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A great idea beautifully executed by New York trombonist Conrad Herwig. The trombonist/arranger/musical director chooses Coltrane's most accessible material from a period that arguably spawned his best, most memorable work (1958-1964), devised simple, exploratory frameworks for each (recalling veteran Chico O'Farrill), then assembled an outstanding collection of musicians. In addition to Herwig's sinewy trombone, there's Brian Lynch on trumpet, Dave Valentin on flutes, Ronnie Cuber on baritone, Richie Beirach (who contributed to some of the arrangements), Danilo Perez and Eddie Palmeri on piano, Andy Gonzalez (from the Fort Apache Band) on bass and Milton Cardona on vocals and percussion. Selections are outstanding: "A Love Supreme," "Blue Train," (where Lynch trades fours with Herwig), "Afro Blue" (great flute solo by Valentine), "Naima" (beautifully featuring Beirach), "After The Rain," "Impressions" and "India."
Throughout, Herwig solos flawlessly, with a sensitivity and fire that's reminiscent of the source of his tribute. Herwig's record, more than Joe Henderson's recent big-band event, sounds like a natural conclusion. The arrangements and performances work well together and the Latin environment seems a logical foundation for Coltrane's passions. One last note: Astor Place has done a beautiful job packaging The Latin Side of John Coltrane , sparing no expense for trendy art direction that recalls some of the very expensive covers Limelight Records put out in the mid 60s. Recommended.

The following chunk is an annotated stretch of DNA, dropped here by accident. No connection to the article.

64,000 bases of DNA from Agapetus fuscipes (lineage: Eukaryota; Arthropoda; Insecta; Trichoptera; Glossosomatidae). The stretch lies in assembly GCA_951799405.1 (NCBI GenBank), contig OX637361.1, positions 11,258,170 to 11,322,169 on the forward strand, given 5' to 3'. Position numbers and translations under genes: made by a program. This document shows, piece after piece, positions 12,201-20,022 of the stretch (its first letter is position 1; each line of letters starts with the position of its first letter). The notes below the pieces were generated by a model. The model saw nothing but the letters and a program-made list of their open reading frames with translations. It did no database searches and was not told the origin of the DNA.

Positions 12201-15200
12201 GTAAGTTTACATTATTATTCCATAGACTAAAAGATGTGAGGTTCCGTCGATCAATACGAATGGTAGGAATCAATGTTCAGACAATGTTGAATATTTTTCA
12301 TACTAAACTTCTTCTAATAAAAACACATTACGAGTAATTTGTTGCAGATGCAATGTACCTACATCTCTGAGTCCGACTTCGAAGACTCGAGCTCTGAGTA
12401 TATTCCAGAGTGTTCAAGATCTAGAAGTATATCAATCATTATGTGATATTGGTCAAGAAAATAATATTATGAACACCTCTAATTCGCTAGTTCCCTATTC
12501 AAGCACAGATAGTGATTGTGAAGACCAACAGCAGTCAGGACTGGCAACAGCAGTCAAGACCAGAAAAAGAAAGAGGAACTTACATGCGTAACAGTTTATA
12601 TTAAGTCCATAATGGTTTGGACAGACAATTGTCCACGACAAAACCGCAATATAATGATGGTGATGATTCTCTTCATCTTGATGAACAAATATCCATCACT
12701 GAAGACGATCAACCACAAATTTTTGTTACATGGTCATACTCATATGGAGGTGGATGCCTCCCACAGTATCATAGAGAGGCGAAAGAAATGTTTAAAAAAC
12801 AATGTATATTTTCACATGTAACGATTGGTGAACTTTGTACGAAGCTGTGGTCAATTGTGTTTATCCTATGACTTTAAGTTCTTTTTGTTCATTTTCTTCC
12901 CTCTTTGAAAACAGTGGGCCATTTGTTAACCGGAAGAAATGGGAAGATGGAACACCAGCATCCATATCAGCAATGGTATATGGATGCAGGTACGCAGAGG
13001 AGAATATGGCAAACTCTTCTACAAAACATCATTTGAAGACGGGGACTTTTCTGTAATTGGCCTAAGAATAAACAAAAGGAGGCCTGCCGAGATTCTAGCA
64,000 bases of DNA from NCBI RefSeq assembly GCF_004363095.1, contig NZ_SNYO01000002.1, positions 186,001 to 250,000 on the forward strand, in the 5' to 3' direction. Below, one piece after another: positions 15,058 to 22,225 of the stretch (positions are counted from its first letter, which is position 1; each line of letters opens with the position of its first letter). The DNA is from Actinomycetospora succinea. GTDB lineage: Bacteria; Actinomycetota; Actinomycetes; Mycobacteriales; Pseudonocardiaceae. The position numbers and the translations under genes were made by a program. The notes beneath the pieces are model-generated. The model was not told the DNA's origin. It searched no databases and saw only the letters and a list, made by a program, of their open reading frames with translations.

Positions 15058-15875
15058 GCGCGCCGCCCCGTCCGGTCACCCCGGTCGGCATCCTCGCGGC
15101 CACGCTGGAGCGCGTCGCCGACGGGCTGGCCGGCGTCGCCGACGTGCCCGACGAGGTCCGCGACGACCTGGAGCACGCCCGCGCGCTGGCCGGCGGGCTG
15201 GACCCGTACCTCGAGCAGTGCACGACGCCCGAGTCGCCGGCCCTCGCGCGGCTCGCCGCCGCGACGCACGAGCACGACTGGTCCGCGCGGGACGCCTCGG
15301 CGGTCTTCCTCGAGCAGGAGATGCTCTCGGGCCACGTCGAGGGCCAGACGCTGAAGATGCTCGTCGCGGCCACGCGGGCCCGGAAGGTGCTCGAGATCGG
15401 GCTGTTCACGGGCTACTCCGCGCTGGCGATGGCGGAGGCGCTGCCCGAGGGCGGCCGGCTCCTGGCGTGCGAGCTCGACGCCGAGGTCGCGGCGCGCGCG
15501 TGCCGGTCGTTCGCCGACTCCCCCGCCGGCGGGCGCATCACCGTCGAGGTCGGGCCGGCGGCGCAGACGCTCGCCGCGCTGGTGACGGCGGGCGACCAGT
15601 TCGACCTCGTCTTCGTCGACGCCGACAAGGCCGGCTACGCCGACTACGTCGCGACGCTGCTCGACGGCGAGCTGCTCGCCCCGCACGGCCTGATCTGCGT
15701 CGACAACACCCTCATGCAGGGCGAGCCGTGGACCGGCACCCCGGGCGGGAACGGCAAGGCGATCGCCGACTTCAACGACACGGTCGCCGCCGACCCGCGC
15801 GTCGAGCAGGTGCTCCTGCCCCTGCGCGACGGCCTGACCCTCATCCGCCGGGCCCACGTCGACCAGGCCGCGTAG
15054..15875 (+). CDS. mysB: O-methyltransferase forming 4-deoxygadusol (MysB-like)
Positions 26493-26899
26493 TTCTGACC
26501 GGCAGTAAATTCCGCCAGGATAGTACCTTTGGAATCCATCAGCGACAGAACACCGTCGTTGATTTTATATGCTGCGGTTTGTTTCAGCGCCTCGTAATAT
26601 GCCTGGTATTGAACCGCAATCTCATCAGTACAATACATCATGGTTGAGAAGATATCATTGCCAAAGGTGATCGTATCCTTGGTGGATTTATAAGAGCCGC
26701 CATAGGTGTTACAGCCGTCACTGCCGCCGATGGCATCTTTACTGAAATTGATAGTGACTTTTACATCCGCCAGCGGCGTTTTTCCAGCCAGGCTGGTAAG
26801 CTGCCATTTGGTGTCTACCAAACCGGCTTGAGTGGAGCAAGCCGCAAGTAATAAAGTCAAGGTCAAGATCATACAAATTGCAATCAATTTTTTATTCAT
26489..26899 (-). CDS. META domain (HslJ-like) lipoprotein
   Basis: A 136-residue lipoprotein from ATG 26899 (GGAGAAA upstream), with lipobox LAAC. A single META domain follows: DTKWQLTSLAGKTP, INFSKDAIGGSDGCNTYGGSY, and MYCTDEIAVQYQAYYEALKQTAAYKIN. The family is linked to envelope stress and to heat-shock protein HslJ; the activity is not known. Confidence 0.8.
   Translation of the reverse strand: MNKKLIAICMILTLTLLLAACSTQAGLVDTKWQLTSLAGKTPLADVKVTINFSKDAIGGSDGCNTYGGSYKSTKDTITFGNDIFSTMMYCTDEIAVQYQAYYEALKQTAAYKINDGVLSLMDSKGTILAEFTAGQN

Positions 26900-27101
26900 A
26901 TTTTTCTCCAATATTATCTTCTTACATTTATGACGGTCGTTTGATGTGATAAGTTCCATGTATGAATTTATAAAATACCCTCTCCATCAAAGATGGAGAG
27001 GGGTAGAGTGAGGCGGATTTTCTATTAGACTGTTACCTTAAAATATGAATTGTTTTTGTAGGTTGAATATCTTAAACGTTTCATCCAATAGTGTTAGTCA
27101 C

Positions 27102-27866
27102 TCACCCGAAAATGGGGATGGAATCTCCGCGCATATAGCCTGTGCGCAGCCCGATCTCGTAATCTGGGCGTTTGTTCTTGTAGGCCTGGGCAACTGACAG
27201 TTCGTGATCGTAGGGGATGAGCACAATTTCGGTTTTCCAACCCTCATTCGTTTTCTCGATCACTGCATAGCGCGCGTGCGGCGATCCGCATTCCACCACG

I love jazz because anything is possible; it has few rules and the best jazz breaks those ones. I prefer free improv because it doesn't really have any rules at all.
I was first exposed to jazz in my teens (in the late sixties).
The first jazz record I bought was Filles de Kilimanjaro by Miles Davis, shortly followed by Extrapolation by John McLaughlin.
My advice to new listeners is to listen as widely as possible and not to make snap judgments--stick with it.